According to a Climate Central-led study, historic carbon emissions have already locked in enough future rises in sea levels to put several hundred American towns and cities under water.
The research, published in Proceedings of the National Academy of Sciences (citation below), warns that if current pollution continues unchecked through to the end of this century, over 1,500 US towns and cities could be submerged.
In an Abstract in the journal, the researchers wrote:
“Analysis based on previously published relationships linking emissions to warming and warming to rise indicates that unabated carbon emissions up to the year 2100 would commit an eventual global sea-level rise of 4.3–9.9 m.”
US towns (orange and white) that will be under water if sea levels rise by just 5 feet by the end of this century. (Source: Climate Central)
The animated timeline at the bottom of this page maps, year by year, how these cities could be locked in by water.
The researchers lay out an alternative timeline based on severe carbon cuts, which could lead to fewer than 700 submerged cities.
You can watch how the threats unfold across the US, or within individual states, and track the potential fate of each county. Click on the ‘Start’ button below to begin.
“Our research does not project, and this animation does not show, exactly when sea level will reach heights great enough to pose these dangers — likely centuries.”
“Rather, our findings assess when enough carbon pollution will have accumulated, under each scenario, to lock in future sea level rise posing existential threats for each town or city — sea level rise that could submerge land where more than half of today’s population lives. This summary discusses the research and findings further.”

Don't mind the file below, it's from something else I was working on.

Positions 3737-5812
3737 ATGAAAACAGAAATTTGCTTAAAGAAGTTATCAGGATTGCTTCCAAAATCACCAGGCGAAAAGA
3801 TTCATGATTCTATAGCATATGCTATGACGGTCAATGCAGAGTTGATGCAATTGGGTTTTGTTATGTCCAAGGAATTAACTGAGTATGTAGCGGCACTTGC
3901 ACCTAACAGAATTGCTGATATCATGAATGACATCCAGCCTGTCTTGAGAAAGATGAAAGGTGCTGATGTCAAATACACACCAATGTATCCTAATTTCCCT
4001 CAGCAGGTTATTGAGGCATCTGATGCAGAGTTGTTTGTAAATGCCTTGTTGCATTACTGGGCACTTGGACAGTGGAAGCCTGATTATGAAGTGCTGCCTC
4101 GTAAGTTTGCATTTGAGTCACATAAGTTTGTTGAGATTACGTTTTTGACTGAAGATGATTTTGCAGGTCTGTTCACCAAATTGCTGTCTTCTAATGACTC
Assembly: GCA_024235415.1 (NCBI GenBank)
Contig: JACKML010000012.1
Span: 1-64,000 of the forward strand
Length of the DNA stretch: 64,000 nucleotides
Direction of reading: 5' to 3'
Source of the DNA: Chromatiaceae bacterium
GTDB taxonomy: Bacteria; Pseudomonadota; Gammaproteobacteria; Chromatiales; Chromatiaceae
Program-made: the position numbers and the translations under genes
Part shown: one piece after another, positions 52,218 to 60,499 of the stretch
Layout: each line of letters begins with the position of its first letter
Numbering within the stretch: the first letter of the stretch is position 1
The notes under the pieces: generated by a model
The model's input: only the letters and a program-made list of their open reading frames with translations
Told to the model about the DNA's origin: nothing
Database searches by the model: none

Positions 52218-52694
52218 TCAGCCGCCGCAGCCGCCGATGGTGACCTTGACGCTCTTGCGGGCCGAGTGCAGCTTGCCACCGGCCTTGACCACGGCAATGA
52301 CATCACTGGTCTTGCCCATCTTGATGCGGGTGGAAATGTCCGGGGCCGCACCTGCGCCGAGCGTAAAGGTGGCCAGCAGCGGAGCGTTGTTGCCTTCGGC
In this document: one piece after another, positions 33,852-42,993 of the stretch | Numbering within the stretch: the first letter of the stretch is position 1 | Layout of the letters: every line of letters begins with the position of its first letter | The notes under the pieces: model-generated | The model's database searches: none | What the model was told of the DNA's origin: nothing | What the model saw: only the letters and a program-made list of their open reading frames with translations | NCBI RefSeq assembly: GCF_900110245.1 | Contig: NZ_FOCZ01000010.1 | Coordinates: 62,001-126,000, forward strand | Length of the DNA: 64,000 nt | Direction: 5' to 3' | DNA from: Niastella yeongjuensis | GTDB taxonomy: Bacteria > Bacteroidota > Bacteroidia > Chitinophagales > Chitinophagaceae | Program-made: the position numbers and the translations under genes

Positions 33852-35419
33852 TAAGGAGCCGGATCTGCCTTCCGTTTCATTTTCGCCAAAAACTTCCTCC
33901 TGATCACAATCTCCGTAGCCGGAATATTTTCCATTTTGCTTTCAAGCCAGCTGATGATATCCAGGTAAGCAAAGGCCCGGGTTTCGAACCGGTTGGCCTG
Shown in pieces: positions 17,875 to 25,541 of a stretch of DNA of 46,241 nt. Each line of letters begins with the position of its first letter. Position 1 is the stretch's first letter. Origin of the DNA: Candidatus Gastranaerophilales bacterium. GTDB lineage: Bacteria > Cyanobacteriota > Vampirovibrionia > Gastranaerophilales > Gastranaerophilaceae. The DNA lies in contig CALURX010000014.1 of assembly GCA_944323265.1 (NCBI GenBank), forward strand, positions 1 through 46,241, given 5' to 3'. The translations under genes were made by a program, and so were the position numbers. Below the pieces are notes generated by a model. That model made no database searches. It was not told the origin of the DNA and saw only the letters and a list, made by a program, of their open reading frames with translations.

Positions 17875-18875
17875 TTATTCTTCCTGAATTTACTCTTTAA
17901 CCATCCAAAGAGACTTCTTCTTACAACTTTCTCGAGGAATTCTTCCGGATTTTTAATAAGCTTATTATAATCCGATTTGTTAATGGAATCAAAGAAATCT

Most of Miami will be submerged
Unless you are a Republican presidential hopeful, you have probably accepted the fact that climate change is a reality and the seas will rise.
After reading the report, Miami New Times reporter, Tim Elfrink, wrote that at some point, low-lying Miami-Dade County in Florida is going to be completely under water.
Mr. Elfrink wrote:
“The latest evidence came yesterday, with a new study that found that even in the absolute best case scenario – massive cuts in carbon emissions worldwide in the very near future – most of Miami would still sink beneath the rising seas. For Dade County, it’s probably already too late.”
“Carbon choices determine US cities committed to futures below sea level,“ Benjamin H. Strauss, Scott Kulp, and Anders Levermann. Proceedings of the National Academy of Sciences (PNAS). October 2015. doi: 10.1073/pnas.1511186112.
Interactive – US Cities We Could Lose to the Sea
Click on ‘Start’ below to begin.